February 4, 2011
In prehistoric times groups of hunters would go out in search of food, usually in the form of a large and dangerous wild animal. They’d pursue it, and, if they were skillful and lucky enough, they’d bring it down and each hunter would carve out a large hunk of meat the size of his head. Fortunately we don’t have to do that anymore. If we did there’d probably be a lot more vegetarians, but that’s another story. The hunting tradition, though, is preserved in the form of sporting events, although those, fortunately, don’t typically involve large wild animals anymore. That’s probably just as well because for the most part animals aren’t that interested in sports, but there are exceptions. For instance one of our dogs has been known to sit on the couch with me and watch a soccer or even baseball game with great interest, and that’s without the benefit of alcohol, which makes me think he appreciates baseball more than most of its fans.
That also reminds me of a joke: a guy takes his dog to a talent agent and says, "I’ve got a talking dog here." He then asks the dog, "What’s on top of a house?" The dog says, "Roof!" He asks, "What’s on the side of a tree?" The dog says, "Bark!" He asks, "Who was the greatest baseball player of all time?" The dog says, "Ruth!" The talent agent throws them out, and the dog says, "Must be a Cubs fan." Anyway, if you’ve ever wondered why most sports teams are named after dangerous animals-the Lions, the Tigers, da Bears, the Pangolins, or anything native to Australia-it’s because sports reflect the hunting experience. And even though most of us aren’t fit enough or are just too lazy to go running up and down a field, especially in the middle of winter, we can still vicariously take part in the hunting experience as spectators. It may be cheating, but even in the comfort of our homes we can sit around with bowls of chips the size of our heads and lots of guacamole, salsa, cheese dip, onion dip, clam dip, spinach dip, ranch dip, and the traditional bean dip molded into the shape of a football. Sure, there are those who prefer to see sporting events live, but then you just end up surrounded by a bunch of dips you can’t stick chips in. Anyway, this is why, even though it may seem counterintuitive or even heretical, I don’t think most sports fans are really fans of a particular sport. I think they’re fans of getting together in large groups to relish, or even mustard, the hunting experience. I think most sports fans are more interested in hanging out with others than they are in what’s happening on the screen. Of course there are exceptions. There are people who are genuinely interested in a sport, or lots of different sports. One year in college there was a true sports fan in the dorm room next to mine. I went to college in Indiana, where the most common religion is basketball, but everyone is required, by law, to take a serious interest in some sport, and also to learn to play euchre. The people of Indiana are traditionally called "Hoosiers". I quickly learned this is because everywhere I went I was asked, "Hoosier favorite team?" I also quickly learned that saying, "The Wolverhampton Wanderers" made people regard me suspiciously and suspect that I was from another planet or, worse, from Illinois.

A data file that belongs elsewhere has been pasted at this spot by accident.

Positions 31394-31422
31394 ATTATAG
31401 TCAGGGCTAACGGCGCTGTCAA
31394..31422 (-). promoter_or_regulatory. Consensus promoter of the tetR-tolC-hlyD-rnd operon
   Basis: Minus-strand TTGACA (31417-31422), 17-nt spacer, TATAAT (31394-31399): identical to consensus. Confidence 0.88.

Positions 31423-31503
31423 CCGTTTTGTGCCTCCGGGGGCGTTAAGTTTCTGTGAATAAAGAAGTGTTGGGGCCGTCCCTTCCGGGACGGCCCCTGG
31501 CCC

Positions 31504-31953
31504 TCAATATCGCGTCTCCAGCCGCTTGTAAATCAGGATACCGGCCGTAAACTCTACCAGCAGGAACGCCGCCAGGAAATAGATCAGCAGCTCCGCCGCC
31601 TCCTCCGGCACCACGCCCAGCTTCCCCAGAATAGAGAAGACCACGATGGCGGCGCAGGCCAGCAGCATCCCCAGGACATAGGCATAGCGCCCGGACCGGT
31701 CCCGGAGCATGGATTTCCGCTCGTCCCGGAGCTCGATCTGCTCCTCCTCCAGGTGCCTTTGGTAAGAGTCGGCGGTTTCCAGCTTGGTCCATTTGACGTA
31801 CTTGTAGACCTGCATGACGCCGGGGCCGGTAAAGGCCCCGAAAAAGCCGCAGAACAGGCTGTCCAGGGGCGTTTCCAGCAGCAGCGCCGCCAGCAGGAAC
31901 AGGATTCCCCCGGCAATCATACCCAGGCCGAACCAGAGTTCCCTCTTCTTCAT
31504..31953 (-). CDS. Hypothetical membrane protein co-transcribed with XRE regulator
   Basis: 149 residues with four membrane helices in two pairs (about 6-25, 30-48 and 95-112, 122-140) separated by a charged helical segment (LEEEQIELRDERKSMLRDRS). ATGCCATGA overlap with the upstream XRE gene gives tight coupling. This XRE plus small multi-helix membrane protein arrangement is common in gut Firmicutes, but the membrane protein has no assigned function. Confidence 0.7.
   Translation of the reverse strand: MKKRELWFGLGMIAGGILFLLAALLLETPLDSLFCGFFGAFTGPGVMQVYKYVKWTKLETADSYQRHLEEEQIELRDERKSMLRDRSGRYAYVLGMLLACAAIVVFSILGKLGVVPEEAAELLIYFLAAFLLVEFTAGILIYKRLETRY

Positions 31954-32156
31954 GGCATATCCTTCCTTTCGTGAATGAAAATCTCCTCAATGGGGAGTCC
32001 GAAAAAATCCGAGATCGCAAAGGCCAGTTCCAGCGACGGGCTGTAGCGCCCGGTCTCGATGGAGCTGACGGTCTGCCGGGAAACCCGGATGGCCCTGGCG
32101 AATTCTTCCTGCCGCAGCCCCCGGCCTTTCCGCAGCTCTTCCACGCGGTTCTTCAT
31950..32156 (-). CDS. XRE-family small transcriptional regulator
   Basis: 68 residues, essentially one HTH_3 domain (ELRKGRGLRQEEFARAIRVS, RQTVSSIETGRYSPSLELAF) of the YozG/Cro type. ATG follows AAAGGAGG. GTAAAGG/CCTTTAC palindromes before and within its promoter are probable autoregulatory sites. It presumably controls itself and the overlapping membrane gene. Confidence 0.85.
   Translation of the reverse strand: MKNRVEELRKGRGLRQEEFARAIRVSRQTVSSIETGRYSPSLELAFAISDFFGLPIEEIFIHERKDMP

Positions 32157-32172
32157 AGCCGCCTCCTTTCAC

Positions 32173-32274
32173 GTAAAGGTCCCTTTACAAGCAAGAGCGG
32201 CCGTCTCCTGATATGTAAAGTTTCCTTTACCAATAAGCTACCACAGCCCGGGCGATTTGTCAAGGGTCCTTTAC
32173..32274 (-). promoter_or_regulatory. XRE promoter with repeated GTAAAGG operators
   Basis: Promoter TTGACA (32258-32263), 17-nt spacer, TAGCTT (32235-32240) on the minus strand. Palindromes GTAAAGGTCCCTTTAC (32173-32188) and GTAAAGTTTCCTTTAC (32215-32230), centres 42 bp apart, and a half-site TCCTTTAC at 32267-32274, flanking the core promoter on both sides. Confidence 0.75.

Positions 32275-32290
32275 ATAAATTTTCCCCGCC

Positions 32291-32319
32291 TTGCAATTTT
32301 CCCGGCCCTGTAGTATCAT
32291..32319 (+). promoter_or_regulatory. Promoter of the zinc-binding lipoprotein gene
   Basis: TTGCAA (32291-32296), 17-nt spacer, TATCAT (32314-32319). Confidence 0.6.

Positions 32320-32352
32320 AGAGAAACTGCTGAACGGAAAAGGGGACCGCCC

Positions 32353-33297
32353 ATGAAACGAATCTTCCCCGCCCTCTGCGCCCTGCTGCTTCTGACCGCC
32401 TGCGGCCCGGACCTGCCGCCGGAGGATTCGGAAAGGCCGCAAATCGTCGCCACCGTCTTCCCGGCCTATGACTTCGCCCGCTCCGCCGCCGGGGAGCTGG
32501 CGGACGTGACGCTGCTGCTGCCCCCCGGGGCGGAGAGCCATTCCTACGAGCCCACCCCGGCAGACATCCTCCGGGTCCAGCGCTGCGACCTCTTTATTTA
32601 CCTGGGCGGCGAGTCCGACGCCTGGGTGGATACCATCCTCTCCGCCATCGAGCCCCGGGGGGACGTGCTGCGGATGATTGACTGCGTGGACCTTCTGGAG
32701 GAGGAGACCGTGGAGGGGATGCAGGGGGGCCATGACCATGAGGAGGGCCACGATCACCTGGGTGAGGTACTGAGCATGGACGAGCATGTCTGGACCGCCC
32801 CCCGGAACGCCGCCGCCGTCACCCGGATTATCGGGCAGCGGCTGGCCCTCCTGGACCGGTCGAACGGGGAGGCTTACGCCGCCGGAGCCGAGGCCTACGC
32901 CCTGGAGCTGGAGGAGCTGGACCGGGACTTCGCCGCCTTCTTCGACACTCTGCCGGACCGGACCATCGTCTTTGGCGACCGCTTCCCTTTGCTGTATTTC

I never actually met the guy in the dorm room next to mine. In fact I don’t think anyone met him, including his roommate. He was a music major and all he seemed to ever do was play the bassoon and watch sports. When I wasn’t hearing the opening bars of Stravinsky’s Rite of Spring coming from his room I was hearing the sound of cheering crowds and announcers. And occasionally when the crowds would really roar I’d hear the guy speak. "Yes! Yes!" That was all he ever said, and I assume it meant his team was winning. If I’d been a Hoosier I’d probably know what the sport was and which team was his. Heck, I’d probably be watching with him, although I think he preferred to be left alone. Later I’d see him in the dining hall, sitting by himself, eating a slab of meatloaf the size of his head.